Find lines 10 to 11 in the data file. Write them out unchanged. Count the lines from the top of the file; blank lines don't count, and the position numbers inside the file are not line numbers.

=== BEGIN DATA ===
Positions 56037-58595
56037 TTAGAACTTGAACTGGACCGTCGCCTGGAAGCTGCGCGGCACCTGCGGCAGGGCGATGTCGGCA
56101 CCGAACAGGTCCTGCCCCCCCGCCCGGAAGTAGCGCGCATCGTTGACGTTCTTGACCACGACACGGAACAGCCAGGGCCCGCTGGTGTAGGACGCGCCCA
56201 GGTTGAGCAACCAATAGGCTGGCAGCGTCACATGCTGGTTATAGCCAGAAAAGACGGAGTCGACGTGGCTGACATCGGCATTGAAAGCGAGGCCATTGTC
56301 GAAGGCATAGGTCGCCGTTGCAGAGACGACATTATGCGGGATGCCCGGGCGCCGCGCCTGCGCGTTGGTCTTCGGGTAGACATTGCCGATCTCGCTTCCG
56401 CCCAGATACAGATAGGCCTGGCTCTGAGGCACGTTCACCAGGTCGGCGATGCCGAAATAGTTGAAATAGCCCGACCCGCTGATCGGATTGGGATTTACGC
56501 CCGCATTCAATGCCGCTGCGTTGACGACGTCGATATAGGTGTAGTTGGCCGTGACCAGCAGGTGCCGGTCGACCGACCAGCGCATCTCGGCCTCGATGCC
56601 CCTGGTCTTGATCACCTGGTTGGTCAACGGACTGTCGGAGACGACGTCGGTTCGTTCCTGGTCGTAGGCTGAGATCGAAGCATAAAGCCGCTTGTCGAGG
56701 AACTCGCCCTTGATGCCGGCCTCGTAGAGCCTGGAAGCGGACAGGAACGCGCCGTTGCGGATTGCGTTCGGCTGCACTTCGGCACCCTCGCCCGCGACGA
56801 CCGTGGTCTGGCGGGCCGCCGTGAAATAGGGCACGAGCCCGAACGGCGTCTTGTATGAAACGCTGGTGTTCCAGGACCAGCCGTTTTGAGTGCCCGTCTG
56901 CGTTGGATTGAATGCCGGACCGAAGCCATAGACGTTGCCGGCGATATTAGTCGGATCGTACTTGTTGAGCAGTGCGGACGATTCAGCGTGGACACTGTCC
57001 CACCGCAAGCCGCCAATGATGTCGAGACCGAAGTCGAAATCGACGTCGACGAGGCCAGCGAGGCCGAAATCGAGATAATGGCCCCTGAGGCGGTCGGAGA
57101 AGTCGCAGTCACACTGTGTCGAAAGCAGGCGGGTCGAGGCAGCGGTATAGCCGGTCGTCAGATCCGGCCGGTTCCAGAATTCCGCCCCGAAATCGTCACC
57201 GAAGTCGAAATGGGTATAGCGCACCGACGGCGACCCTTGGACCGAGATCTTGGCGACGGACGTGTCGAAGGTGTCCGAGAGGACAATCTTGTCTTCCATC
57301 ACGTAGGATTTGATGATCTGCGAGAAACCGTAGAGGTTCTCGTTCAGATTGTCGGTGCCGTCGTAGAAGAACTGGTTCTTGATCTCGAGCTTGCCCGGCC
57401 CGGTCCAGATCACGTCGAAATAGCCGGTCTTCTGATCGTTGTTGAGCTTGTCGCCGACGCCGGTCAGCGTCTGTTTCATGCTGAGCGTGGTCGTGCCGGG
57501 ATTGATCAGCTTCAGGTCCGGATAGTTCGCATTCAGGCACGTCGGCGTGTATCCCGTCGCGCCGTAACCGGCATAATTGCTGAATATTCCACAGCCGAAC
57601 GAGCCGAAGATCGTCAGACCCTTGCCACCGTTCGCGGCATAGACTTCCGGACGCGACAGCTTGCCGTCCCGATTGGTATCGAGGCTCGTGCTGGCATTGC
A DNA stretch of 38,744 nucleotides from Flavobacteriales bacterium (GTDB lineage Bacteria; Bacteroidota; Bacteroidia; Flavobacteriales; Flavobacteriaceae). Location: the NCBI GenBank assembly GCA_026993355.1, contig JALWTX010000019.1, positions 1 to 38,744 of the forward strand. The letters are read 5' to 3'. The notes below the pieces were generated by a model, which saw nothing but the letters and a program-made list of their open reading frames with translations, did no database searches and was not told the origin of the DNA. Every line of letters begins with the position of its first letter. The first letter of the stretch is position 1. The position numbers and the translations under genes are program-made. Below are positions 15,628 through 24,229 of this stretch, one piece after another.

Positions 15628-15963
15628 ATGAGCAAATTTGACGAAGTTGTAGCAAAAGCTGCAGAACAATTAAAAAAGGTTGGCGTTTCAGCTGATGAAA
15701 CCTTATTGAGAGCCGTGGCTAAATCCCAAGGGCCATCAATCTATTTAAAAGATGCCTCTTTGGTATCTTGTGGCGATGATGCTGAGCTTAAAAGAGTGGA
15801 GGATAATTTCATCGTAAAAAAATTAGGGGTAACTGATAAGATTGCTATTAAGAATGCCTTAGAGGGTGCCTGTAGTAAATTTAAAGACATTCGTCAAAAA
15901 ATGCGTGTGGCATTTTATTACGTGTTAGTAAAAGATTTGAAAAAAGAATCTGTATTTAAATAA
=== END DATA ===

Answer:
56801 CCGTGGTCTGGCGGGCCGCCGTGAAATAGGGCACGAGCCCGAACGGCGTCTTGTATGAAACGCTGGTGTTCCAGGACCAGCCGTTTTGAGTGCCCGTCTG
56901 CGTTGGATTGAATGCCGGACCGAAGCCATAGACGTTGCCGGCGATATTAGTCGGATCGTACTTGTTGAGCAGTGCGGACGATTCAGCGTGGACACTGTCC